Chapman, Simon. 1994. "Tobacco and Deforestation in the Developing World". Tobacco Control. Vol. 13. No. 4. PP.447-453.
Getuhan, Amare. 2010. "Eucalyptus farming in Ethiopia: The case of eucalyptus farm and village woodlots in Amhara region". Eucalyptus Species Management. Status and trends in Ethiopia. 206-221.
Geist, Helmut J. 1999. "Global Assessment of Deforestation Related to Tobacco Farming. Tobacco Control. Vol. 8. No. 1. 18-28
Hirschhorn, Norbert. 2004. "Corporate Social Responsibility and the Tobacco Industry: hope or hype?. Tobacco Control. Vol. 13. No. 4. 447-453
Sauser, William I, Jr. 2005. "Ethics in Business: Answering the Call" Journal of Business Ethics 58(4): 345-357 doi: 10.1007/s10551-004-5715-z.
Starbucks Annual Report. 2011. Starkbucks Corporation.
http://assets.starbucks.com/assets/19c68ea6c48a473d865c7327c08d817f.pdf Nonmaleficence/ Latin: “First, do no harm”
What is your definition of CSR?
CSR: “Not just doing good but first, do no harm”
CSR Types:
Doing good: minority
Doing harm: majority Afforestation: Planting trees in Africa where tobacco barns are situated (Chapman, 1994)
Biodegradable cigarette butts
Educational Funding: Financially funding schools
Fire Safe Cigarettes/Fire Standards Compliant (FSC): Self-extinguishing/Fire-safe/Reduced Ignition Propensity (RIP)
Engaged in social and
environmental issues
(Hirschhorn, 2004)
Quit Now toll-free lines Altria and CSR

- "The concept whereby companies integrate social and environmental concerns in their business operations to produce an overall positive impact on society (EU)" What does CSR
mean to you? Starbuck Foundation – Charity
Community service projects
Youth Action Grants
Starbucks invests in programs designed to strengthen local economic and social development, working collaboratively with nongovernmental organizations that have the experience and expertise to work with farming communities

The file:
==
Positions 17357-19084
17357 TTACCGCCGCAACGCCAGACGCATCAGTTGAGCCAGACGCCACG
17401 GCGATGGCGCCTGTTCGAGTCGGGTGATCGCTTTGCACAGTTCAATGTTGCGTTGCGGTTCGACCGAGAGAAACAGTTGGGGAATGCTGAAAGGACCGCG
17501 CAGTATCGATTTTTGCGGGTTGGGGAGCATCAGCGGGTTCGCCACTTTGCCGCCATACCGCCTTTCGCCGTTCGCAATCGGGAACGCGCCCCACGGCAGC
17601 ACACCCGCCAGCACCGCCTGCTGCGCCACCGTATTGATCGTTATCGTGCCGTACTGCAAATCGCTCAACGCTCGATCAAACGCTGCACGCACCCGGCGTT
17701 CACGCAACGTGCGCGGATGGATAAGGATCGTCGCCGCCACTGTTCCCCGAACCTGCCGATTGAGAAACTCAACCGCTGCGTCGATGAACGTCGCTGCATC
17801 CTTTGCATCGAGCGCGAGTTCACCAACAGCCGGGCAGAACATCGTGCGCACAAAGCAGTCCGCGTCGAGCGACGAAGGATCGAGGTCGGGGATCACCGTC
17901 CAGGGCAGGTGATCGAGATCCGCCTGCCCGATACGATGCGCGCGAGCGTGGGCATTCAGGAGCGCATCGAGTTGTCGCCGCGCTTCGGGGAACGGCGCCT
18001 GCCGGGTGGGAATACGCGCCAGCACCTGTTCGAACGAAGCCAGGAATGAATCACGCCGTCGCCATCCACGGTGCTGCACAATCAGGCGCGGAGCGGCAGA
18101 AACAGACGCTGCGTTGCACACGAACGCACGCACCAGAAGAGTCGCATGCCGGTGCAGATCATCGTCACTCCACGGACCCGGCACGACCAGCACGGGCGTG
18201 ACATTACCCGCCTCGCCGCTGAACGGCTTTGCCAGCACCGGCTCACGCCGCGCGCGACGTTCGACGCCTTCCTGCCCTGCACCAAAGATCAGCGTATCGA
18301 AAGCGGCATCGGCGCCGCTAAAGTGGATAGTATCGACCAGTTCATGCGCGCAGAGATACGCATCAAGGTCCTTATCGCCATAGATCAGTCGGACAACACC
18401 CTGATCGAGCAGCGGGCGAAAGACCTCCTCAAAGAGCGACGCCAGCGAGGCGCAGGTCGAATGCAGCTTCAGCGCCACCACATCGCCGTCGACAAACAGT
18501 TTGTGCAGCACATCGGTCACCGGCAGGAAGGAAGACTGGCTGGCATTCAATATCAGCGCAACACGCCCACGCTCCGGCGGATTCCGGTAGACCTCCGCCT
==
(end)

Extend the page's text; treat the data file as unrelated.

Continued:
Indonesian provinces BLEND (Better Living, Education, Nutrition, and Development).
Tea-growing regions of India and Guatemala, Starbucks has supported health and economic development programs through Tazo’s Community Health and Advancement Initiative (CHAI) project, a joint partnership with Mercy Corps. Community (Crane et al. 2008) History of CSR The Middle of 1800s : CSR began with employment policy in developed countries (The United State and Europe)
Provided knowledge, training and health insurance
Built libraries and schools
The late 1800s : found several activities of firms
Endowed their profit to foster houses
Built schools for children
By the 1950s : A significant change in businessmen’s perception toward CSR. It leads to an increasing number of businessmen, which were interested in the CSR approach
The decade of 2000 onward : major global concern
Gain competitive advantage
Create strong positive image What do you know
about CSR? Afforestation: Eucalyptus trees are not native to African soil, lacking natural functions, therefore detrimental to soil (Getuhan, 2010)
Biodegradability: takes decades for butts to degrade
Tobacco Company Funding Schools?
FSC: more additives more damage